Planning A Trip As A Couple
Since our engagement last month, The Fiance and I have thrown ourselves full-force into the honeymoon planning stages. Of course, being that it’s still winter here, our sights are set on tropical places. I’ve bought bathing suits and we’ve pooled together our airline miles to bring a trip onto the horizon.
Aside from doing the cutesy fun stuff that comes with travel planning, like looking at photos and reading blog posts, we are now getting into the nitty-gritty of things. We’ve sat down and asked ourselves a lot of questions recently, like:
Which country would best suit our personalities?
Which country would be easiest on our skinny wallets?
Which country can we afford to have our own apartment in?
Which country will be easiest for friends and family to travel to?
Which country will best suit his passion for French fries and pizza?
Which country will best suit my passion for adventure and fun?
This is something that I love about travel. When we go about our daily lives, it can be easy to become stuck in certain habits, and there’s not much of a reason to stop and assess who you are. But when you are planning a trip, everything about you, the good, the bad, and the ugly gets drudged up.
This is the first time that we, as a couple, have sat down and done this together. It’s been good for us, but it’s also caused us to realize some truths about each other. Like the fact that I have a tendency to throw myself into the deep end, dragging him along kicking and screaming, while he has a tendency to need some safety before he takes that plunge.
Once we realized these things, we began to strike compromises, to make decisions where both of us could be happy and excited. I’m sure that we are not the only traveling couple that has had to deal with this, and we won’t be the last.
I think sometimes the early stages of planning can be the hardest, because at the point the entire world is literally your oyster. It takes a lot of conversation to narrow things down, to get things on track, and to figure out if travel is even something that can be done together without ruining the relationship.
Thankfully, we came out the other side unscathed. Here are some tips for planning your trip with your significant other.
1: Don’t Judge
It can be tempting to push your point of view onto your SO, especially if you’re the more adventurous one, but all that that is going to do is shut them down. Worse yet, it may make them more fearful about the world, or worried about their future with you if they don’t give in. This is a dangerous path to head down, and it should be avoided at all costs.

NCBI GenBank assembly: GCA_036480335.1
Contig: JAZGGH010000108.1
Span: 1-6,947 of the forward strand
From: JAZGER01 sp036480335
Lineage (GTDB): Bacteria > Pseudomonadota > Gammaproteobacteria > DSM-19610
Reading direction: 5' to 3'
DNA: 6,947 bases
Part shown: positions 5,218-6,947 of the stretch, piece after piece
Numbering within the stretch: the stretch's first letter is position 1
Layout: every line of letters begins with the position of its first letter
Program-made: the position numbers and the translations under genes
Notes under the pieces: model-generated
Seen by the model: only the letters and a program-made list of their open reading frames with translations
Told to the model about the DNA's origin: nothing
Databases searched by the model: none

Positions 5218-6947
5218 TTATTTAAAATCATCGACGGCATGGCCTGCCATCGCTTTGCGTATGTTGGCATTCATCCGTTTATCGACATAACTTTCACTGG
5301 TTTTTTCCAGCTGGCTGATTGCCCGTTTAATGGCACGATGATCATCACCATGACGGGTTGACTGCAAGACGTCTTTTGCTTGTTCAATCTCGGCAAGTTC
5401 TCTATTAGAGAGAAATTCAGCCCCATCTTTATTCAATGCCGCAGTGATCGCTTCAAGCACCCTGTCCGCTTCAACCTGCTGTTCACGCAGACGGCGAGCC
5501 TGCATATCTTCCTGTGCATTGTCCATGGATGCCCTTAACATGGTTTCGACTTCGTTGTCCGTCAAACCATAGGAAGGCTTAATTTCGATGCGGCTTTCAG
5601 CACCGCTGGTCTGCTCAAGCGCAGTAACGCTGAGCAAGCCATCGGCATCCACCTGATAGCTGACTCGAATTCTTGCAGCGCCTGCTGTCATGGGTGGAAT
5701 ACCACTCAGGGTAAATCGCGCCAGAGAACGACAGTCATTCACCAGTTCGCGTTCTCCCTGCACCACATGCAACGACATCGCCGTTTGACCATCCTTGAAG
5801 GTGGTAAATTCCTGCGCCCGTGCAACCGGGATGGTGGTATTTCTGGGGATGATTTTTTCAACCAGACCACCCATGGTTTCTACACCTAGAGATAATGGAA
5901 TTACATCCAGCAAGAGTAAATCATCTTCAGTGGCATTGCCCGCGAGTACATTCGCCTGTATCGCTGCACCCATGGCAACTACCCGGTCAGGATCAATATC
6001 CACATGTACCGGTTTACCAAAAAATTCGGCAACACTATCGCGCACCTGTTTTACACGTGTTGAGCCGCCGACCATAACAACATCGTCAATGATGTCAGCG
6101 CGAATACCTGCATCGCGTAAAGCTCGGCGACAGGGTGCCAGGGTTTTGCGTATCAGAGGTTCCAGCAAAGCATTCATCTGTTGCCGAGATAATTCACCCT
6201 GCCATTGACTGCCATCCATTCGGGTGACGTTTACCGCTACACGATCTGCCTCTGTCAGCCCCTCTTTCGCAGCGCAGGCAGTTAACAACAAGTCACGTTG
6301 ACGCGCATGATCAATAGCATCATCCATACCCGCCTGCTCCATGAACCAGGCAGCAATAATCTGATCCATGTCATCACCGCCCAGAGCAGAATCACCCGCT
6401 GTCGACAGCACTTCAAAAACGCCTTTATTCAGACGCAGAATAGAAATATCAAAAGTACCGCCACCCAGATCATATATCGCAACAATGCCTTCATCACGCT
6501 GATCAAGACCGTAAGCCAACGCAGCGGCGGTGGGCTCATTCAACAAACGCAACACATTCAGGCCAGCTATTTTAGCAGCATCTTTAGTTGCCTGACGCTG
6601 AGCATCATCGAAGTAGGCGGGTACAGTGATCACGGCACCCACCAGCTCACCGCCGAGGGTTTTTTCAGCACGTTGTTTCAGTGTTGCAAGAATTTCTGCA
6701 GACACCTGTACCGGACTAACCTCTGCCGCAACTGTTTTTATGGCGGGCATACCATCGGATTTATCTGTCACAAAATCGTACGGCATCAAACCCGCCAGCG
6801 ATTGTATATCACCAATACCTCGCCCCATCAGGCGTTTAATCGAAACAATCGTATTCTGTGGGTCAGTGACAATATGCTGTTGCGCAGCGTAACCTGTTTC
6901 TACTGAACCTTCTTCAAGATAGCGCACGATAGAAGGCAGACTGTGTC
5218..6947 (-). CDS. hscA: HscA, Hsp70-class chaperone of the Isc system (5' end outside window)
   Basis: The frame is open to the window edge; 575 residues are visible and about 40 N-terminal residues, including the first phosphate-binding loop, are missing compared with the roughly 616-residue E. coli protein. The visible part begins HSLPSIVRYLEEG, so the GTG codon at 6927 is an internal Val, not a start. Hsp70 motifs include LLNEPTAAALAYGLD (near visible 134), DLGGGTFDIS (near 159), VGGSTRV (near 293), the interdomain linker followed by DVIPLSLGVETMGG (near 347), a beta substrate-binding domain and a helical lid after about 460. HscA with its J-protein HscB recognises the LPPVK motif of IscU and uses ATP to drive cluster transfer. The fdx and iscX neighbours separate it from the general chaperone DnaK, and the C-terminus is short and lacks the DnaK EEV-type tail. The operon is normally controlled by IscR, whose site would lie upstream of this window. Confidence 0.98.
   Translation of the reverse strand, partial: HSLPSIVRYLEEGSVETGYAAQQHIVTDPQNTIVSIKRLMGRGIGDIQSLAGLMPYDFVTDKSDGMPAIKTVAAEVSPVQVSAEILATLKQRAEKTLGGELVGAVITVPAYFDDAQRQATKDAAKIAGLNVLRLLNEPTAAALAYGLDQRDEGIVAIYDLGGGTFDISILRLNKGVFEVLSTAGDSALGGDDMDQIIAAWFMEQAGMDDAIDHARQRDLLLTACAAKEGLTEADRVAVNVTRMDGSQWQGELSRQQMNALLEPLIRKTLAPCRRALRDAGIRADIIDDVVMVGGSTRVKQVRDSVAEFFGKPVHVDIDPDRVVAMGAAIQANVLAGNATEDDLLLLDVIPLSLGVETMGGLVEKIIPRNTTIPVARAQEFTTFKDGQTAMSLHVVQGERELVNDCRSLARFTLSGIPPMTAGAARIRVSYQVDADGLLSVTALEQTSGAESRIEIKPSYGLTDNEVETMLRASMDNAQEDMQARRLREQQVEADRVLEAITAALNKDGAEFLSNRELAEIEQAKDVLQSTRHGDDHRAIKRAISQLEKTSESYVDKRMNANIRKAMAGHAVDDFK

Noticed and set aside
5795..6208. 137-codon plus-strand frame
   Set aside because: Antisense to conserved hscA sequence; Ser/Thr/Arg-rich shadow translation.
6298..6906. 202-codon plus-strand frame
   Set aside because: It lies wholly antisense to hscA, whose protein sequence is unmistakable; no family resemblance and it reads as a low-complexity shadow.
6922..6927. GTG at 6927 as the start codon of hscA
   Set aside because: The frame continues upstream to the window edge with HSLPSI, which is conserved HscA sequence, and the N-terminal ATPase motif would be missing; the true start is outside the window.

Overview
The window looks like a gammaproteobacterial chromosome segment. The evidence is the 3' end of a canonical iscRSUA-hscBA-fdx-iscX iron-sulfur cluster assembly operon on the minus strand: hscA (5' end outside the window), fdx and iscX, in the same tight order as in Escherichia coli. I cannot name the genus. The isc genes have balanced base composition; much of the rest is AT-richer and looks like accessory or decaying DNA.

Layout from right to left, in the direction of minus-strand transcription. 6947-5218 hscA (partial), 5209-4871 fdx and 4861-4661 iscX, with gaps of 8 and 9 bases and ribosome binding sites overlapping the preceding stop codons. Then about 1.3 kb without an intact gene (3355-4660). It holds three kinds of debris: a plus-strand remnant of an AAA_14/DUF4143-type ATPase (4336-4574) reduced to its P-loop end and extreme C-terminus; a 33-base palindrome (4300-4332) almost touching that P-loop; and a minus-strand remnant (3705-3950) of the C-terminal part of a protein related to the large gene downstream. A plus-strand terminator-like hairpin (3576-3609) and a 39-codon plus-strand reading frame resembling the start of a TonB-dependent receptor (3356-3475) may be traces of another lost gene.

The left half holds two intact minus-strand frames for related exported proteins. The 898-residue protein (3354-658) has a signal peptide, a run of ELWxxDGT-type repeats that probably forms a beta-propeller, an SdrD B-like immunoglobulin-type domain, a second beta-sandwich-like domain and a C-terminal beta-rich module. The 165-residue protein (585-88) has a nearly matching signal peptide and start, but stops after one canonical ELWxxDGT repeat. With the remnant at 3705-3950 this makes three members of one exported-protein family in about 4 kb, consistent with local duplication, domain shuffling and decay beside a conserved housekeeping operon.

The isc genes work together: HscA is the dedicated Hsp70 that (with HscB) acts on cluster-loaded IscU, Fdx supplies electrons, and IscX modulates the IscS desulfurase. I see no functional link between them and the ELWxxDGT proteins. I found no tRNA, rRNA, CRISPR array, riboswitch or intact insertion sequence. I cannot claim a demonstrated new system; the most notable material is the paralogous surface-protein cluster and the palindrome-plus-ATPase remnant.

Instead, try to find a middle ground. The Fiance and I both love the idea of Europe, Jamaica, and the Bahamas, for instance. Common ground! If we plan right, we can hit the “safer” tourist trail for him while also getting off the beaten path for me, without either of us compromising our wants and needs. But if we start to lose sight of that middle ground, the whole thing could fall apart.
2. Accept The Non-Negotiables
India has always and will always be on my list for must-see destinations. There is nothing on God’s green earth that could keep me from going there one day, and I do mean nothing.
The Fiance does not feel the same way.
And that’s totally cool. I used to be afraid that if he didn’t go with me, I’d never go. And then I realized that that was a stupid thought because I am not attached to him at the hip, and I can go wherever the Hell I want all on my own. He has never tried to hold me back on anything else, and I know that he won’t on this issue.
Maybe you’ve dreamed about a romantic Paris vacation with your SO for so long that you can’t even remember when it started. Maybe fate has paired you up with someone who could not be less interested in Paris. This is life, and stuff like that happens. Come up with a plan as to how you can live your dream without the other person there (or with them there, but not excited about it).
I have accepted that India is a solid Yes for me, and a solid No for him. This is a non-negotiable, and we will use our adult reasoning skills to find ways to work around it.
3. Be Ready For Things To Change…A Lot
So you and your SO have come up with the perfect trip, free of disagreement, free of fighting. Good job!
Then, one Friday night, your better half decides to watch a horrific documentary about the military regime/corrupt government/human trafficking in your chosen destination and no longer feels comfortable going.
Or, perhaps you have read up on the country and found that it doesn’t really suit your tastes right now, or another country has caught your attention and you want to change plans. Again, this is life, and this happens. The question is, what are you going to do about it?
The best advice I can give is to not go running to your SO every time you get a little inkling of a new plan, because this will confuse and overwhelm them. If you start getting the feeling that you want to ditch Paris and head for Berlin instead, let it marinate for at least a week before approaching your partner about it. This will allow you time to think through your reasoning and to come up with a game plan.
Conversely, don’t freak out if/when your partner brings up a change in plans to you, even if they do this often. Just take what they say and accept it in the moment, knowing that it, too, could change again in the future. If it looks like this new idea is around to stay, then you can have the larger conversation of what to do about it. Until then, freaking out will only encourage less communication.
These are my three pieces of advice for anyone else going through this right now. I hope that all the couples of the world are peacefully planning trips that they are excited about, though I know that travel was never meant to be peaceful. It was meant to be challenging, and nerve-wracking, and a little bit nuts.
Until next time, keep planning.